- BlackBerry is claiming infringement on patents it holds covering message encryption, battery and message notifications, and combining messaging with gaming, according to the lawsuit.
- Blackberry is seeking injunctive relief and damages accounting for lost profits. No specific dollar figure was given.
- The company claims Facebook and its wholly owned services — Instagram and WhatsApp, which are also named as defendants in the suit — are "relative latecomers to the mobile messaging world."
"[W]e have a strong claim that Facebook has infringed on our intellectual property, and after several years of dialogue, we also have an obligation to our shareholders to pursue appropriate legal remedies," BlackBerry said in a release.
The company claims Facebook and its wholly owned services — Instagram and WhatsApp, which are also named as defendants in the suit — are "relative latecomers to the mobile messaging world."
Blackberry is seeking injunctive relief and damages accounting for lost profits. No specific dollar figure was given.
"Blackberry's suit sadly reflects the current state of its messaging business. Having abandoned its efforts to innovate, Blackberry is now looking to tax the innovation of others. We intend to fight," Facebook general counsel Paul Grewal said in a statement.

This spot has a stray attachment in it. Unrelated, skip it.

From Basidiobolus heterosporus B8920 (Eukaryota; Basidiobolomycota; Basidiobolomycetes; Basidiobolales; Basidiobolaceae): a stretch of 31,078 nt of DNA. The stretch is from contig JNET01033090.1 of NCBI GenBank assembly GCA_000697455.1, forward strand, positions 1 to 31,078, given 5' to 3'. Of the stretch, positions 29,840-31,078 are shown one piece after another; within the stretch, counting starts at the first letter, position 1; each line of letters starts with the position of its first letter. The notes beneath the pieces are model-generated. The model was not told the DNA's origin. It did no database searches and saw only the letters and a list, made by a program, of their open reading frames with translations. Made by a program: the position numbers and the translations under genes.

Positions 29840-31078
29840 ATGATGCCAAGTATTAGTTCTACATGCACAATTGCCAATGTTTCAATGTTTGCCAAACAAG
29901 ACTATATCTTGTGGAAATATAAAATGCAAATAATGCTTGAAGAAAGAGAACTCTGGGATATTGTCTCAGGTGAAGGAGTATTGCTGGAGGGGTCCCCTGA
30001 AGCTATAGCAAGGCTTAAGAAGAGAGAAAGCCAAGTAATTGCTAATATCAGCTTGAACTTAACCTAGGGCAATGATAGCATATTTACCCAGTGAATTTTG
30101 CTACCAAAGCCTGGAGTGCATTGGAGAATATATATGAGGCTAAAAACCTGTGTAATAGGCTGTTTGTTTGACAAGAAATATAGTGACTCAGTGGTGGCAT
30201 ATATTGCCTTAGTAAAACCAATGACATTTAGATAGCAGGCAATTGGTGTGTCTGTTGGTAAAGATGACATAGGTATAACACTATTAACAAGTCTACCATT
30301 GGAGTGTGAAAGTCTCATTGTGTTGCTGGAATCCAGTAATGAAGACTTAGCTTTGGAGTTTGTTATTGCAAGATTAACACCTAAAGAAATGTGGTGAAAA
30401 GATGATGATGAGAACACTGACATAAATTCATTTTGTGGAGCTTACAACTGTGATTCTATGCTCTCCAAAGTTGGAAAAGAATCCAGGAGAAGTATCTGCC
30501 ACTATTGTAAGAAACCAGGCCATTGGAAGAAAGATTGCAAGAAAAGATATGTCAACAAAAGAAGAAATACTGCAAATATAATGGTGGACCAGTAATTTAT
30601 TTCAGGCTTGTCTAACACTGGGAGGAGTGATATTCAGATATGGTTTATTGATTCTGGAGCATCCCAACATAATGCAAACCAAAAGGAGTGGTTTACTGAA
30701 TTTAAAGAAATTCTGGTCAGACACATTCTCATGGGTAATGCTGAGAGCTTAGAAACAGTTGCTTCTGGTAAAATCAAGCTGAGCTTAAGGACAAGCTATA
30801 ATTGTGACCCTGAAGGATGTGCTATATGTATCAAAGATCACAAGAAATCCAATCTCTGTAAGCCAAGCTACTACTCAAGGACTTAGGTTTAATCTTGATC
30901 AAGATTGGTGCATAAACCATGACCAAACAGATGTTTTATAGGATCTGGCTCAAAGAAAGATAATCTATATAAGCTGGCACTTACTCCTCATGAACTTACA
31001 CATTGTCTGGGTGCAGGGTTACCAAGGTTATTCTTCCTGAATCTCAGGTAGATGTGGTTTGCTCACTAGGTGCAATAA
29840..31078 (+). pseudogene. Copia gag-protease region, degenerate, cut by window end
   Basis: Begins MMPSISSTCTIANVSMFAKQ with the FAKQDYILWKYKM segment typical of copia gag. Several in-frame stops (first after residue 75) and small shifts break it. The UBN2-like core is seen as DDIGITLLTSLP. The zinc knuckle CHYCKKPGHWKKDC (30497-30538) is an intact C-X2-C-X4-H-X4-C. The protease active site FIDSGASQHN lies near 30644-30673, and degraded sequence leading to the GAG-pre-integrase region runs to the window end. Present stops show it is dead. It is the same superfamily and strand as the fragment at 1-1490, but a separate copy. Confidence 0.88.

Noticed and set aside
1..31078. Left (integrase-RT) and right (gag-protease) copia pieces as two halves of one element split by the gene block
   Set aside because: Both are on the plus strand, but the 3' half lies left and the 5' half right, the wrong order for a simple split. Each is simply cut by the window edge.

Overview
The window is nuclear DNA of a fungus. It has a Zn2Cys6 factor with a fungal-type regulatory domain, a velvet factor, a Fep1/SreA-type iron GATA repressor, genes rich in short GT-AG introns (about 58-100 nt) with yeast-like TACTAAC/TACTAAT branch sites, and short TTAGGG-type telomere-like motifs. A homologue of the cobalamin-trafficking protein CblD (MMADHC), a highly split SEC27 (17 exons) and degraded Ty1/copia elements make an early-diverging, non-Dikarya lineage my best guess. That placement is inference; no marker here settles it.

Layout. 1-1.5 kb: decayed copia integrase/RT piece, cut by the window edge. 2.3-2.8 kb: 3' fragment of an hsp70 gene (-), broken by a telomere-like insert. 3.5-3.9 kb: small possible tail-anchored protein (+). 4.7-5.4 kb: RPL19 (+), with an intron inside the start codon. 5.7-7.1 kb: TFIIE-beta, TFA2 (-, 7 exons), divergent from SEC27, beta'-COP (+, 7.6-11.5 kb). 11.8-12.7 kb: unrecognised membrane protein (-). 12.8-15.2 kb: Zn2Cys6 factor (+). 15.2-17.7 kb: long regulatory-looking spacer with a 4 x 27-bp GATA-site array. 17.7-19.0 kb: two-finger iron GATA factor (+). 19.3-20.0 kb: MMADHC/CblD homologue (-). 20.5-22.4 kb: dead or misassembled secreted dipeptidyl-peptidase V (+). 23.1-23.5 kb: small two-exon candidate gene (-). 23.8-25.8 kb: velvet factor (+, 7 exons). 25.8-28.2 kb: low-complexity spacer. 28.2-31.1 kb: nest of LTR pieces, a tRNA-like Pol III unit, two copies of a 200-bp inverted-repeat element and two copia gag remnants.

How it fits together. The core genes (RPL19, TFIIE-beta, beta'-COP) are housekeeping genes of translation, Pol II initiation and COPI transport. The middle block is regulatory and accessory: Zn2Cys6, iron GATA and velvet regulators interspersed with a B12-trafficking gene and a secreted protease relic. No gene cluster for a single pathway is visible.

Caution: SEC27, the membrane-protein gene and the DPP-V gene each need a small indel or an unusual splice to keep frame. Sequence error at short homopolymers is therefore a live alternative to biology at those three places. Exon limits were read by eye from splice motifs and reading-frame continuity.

"We have a lot of respect for Facebook and the value they've placed on messaging capabilities, some of which were invented by BlackBerry. As a cybersecurity and embedded software leader, BlackBerry's view is that Facebook, Instagram, and WhatsApp could make great partners in our drive toward a securely connected future, and we continue to hold this door open to them," BlackBerry said.
Facebook "created mobile messaging applications that co-opt BlackBerry's innovations, using a number of the innovative security, user interface, and functionality enhancing features that made BlackBerry's products such a critical and commercial success in the first place," according to the suit.
Blackberry is alleging that Facebook's moves to integrate its services — for example, to allow for cross-platform notifications and allow Instagram users to share Stories directly to Facebook — are based on Blackberry's patented technology.
BlackBerry sued Nokia claiming patent infringement in February 2017.
— CNBC's Ingrid Angulo contributed to this report.